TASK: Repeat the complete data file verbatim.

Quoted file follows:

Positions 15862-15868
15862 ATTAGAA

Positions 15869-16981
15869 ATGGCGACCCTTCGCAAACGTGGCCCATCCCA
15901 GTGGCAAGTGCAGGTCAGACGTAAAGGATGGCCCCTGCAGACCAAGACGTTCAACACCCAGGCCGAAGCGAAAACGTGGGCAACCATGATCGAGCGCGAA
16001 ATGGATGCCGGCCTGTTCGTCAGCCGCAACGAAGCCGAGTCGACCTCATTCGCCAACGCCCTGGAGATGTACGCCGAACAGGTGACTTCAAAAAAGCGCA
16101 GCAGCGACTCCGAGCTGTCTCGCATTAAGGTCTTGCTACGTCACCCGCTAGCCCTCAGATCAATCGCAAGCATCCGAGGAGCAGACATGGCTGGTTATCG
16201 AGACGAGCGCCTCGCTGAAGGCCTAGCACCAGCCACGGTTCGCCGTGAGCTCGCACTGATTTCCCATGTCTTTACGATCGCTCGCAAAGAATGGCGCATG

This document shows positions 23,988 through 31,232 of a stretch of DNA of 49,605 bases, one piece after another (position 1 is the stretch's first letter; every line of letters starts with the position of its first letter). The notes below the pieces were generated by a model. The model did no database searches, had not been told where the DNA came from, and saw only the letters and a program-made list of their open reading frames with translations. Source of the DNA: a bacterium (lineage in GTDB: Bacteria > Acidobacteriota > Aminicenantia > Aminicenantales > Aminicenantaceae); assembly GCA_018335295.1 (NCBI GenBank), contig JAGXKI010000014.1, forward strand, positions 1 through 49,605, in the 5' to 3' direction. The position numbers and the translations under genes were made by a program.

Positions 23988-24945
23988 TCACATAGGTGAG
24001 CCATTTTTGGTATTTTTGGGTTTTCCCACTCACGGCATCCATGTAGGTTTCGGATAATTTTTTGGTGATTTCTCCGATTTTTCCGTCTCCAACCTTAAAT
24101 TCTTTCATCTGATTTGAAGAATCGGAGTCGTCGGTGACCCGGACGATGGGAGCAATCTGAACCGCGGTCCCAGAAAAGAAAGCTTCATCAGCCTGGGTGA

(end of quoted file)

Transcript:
Positions 15862-15868
15862 ATTAGAA

Positions 15869-16981
15869 ATGGCGACCCTTCGCAAACGTGGCCCATCCCA
15901 GTGGCAAGTGCAGGTCAGACGTAAAGGATGGCCCCTGCAGACCAAGACGTTCAACACCCAGGCCGAAGCGAAAACGTGGGCAACCATGATCGAGCGCGAA
16001 ATGGATGCCGGCCTGTTCGTCAGCCGCAACGAAGCCGAGTCGACCTCATTCGCCAACGCCCTGGAGATGTACGCCGAACAGGTGACTTCAAAAAAGCGCA
16101 GCAGCGACTCCGAGCTGTCTCGCATTAAGGTCTTGCTACGTCACCCGCTAGCCCTCAGATCAATCGCAAGCATCCGAGGAGCAGACATGGCTGGTTATCG
16201 AGACGAGCGCCTCGCTGAAGGCCTAGCACCAGCCACGGTTCGCCGTGAGCTCGCACTGATTTCCCATGTCTTTACGATCGCTCGCAAAGAATGGCGCATG

This document shows positions 23,988 through 31,232 of a stretch of DNA of 49,605 bases, one piece after another (position 1 is the stretch's first letter; every line of letters starts with the position of its first letter). The notes below the pieces were generated by a model. The model did no database searches, had not been told where the DNA came from, and saw only the letters and a program-made list of their open reading frames with translations. Source of the DNA: a bacterium (lineage in GTDB: Bacteria > Acidobacteriota > Aminicenantia > Aminicenantales > Aminicenantaceae); assembly GCA_018335295.1 (NCBI GenBank), contig JAGXKI010000014.1, forward strand, positions 1 through 49,605, in the 5' to 3' direction. The position numbers and the translations under genes were made by a program.

Positions 23988-24945
23988 TCACATAGGTGAG
24001 CCATTTTTGGTATTTTTGGGTTTTCCCACTCACGGCATCCATGTAGGTTTCGGATAATTTTTTGGTGATTTCTCCGATTTTTCCGTCTCCAACCTTAAAT
24101 TCTTTCATCTGATTTGAAGAATCGGAGTCGTCGGTGACCCGGACGATGGGAGCAATCTGAACCGCGGTCCCAGAAAAGAAAGCTTCATCAGCCTGGGTGA